Transported Back to the Past: Part 2

The following is part 2 of a multi-part series that details my return to Auschwitz and Birkenau. It was a difficult time, but it did give me some peace. Below is a translation of what I said to my parents as I visited their marked mass grave, where they were laid to rest.

Photo credit: Yam Amir / Foter.com / CC BY-NC-ND

Photo credit: Yam Amir / Foter.com / CC BY-NC-ND

Translated from Yiddish:

“Dear Mom and Dad, I am your son Benjamin. I am here with my two daughters, Sherry, who is named Sarah in Hebrew after you and Gail, who is named after my sister Goldie. Both of my daughters are happily married and they each have two children. Not every member of our family could travel with me to visit with you, even though they all wished they could, due to circumstances, health reasons and timing. It was very difficult to get them all together at this time. Even my dear wife Jean, who encouraged us to make this trip, was unable to join us due to health reasons. However, here with me is Michael Gerber, Gail’s husband, two of my grandchildren; Robyn is Sherry’s daughter and Adam is Michael & Gail’s son, whose middle name is after you, Father, Loren for Lazar. Michael and Gail have a daughter, Jenica and Sherry another daughter, Cindy, as well as her husband, Larry Kramer. Sherry’s husband, Cindy and Jenica could not make the trip.

Mom and Dad, approximately ten years ago Jean and I, as well as your other daughter Lola (Lajcu) along with Lola’s son Heshie and his lovely wife Pessie, were here visiting with you. At that time Jean and I vowed that even though we will always mourn your loss—we would never set foot on this blood soaked soil again. However, when my own grandchildren and my daughters wanted to know where your resting place is, which made me very happy, I was very pleased that they cared enough and asked me to bring them here. How could I refuse? For let’s face facts I am getting on in age and who knows if I will ever be able to visit with you again. However, it feels good to know that your memory will live on through our children and grandchildren forever.

Dear Mom and Dad, I would like to update you about the rest of our immediate family. Although I am sure that you probably know and that you are probably all together somewhere in a better place watching over us. Unfortunately out of 7 of our immediate family, only Lola and I survived the war. Moishe, Goldie and Tuliko did not survive the Holocaust.

We would all welcome your blessings and your prayers for a long, happy, healthy life. Somehow while I am in front of you, I just know that you will be watching over us.

My dear parents, this is July, 2006. After we have lost approximately six million of our Jewish people, only a small remnant of European Jewry survived the Holocaust. None of us survivors wanted to remain here in these countries where they hate the Jewish people with such passion.

After the war many of the remaining survivors were trying to go to Palestine and hopefully create a Jewish state there, in the land from where we were originally disbursed. It was not an easy task, for every country tried to blockade us from reaching our promised land.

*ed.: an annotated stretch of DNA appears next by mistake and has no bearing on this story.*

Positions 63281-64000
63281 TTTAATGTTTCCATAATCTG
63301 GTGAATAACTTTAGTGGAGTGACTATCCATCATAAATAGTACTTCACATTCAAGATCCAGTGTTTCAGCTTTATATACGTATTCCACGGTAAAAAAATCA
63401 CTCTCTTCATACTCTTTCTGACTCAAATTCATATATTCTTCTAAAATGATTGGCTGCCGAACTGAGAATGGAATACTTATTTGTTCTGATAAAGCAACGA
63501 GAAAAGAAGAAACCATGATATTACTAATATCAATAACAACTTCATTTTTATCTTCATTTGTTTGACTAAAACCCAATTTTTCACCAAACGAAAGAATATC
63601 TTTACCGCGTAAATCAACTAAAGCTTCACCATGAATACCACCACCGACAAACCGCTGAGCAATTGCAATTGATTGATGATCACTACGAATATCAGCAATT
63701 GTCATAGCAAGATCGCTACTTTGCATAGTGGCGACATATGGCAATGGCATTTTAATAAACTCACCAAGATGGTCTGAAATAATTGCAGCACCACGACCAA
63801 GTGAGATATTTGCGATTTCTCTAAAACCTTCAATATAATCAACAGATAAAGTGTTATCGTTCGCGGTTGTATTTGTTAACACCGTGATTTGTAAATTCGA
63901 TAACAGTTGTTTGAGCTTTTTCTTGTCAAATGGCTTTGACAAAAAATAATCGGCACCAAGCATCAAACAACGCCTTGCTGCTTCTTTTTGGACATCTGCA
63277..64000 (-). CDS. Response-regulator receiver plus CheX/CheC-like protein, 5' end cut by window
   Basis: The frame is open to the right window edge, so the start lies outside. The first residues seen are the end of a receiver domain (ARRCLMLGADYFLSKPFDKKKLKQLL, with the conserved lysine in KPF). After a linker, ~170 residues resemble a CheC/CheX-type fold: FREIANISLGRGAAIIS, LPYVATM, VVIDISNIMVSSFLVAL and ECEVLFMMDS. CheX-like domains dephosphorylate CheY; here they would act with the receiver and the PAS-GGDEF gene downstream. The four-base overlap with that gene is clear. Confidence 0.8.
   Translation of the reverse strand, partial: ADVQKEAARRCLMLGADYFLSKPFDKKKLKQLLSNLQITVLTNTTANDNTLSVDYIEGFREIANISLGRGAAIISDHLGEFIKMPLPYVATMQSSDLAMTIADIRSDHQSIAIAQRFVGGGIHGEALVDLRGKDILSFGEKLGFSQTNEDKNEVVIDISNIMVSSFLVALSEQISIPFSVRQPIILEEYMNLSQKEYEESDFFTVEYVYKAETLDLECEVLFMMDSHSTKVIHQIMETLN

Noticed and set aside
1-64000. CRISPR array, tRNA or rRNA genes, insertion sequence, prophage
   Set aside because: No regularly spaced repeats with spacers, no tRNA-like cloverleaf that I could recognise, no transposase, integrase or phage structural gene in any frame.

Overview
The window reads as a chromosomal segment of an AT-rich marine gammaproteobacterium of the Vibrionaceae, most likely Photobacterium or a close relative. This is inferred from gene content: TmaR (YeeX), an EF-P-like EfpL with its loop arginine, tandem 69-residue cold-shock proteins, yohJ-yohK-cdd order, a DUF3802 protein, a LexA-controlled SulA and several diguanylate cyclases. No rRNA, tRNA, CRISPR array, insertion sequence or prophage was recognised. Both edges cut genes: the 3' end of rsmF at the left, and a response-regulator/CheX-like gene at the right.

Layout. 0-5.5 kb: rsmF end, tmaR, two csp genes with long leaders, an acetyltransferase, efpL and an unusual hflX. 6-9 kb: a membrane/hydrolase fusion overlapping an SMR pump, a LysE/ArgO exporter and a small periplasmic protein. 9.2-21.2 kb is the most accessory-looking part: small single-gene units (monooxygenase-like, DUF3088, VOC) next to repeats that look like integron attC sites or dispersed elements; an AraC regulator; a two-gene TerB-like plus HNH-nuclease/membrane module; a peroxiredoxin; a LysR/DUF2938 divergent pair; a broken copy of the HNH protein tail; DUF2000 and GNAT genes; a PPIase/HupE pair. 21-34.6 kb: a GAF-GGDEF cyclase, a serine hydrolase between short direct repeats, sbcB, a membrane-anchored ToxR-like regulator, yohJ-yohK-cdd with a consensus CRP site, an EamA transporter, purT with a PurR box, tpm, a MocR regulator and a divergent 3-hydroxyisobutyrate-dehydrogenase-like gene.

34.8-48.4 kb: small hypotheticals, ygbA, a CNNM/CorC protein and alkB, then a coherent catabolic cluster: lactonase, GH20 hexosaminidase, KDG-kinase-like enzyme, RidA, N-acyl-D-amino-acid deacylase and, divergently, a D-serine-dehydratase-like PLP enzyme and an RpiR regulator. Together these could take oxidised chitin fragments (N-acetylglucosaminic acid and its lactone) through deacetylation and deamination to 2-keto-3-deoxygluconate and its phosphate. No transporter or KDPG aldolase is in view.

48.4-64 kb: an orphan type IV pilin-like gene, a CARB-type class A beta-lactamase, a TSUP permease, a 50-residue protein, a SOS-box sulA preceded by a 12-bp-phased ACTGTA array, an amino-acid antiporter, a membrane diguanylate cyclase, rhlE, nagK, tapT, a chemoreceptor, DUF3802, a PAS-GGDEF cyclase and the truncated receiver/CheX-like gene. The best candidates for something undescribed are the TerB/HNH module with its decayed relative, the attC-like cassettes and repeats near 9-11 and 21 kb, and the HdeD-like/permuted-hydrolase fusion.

By 1948 – three years after the Holocaust a miracle occurred. They were debating in the United Nations whether Palestine should be allowed to become a Jewish state, and whether the land should be partitioned off, where a portion of it will become a Jewish state. It was as though they realized how the whole world stood by in silence while the Nazis were slaughtering six million of our men, women and children, they knew that if we had our own country to represent the Jewish people, this could have been prevented and instead no one cared, no one in this world shed a tear for us. On that day, the United Nations and the world gave us our homeland – Israel.

I must also tell you that for the last ten years I have dedicated my life to speaking and lecturing in schools, colleges, synagogues, temples, churches and to anyone who will listen about the indescribable atrocities committed by Nazi Germany and their willing accomplices, while the free world stood passively by in silence. I feel that I am running a race against time and that I must give my testimony to as many people who are willing to listen, not just for the present but also for the future. I feel that it is my moral obligation to tell and retell this tragic saga of the Holocaust in order to keep this world from contracting amnesia.

I am of the opinion that it was you, your neshumes, your spirits that were there that day in the United Nations fighting for us. I am of the strong belief that you instilled a guilt feeling into the delegates, or perhaps it was even remorse, but whatever you want to call it, I credit you for making the majority of delegates vote yes for the creation of a Jewish Homeland, so that out of the ashes, Israel was born.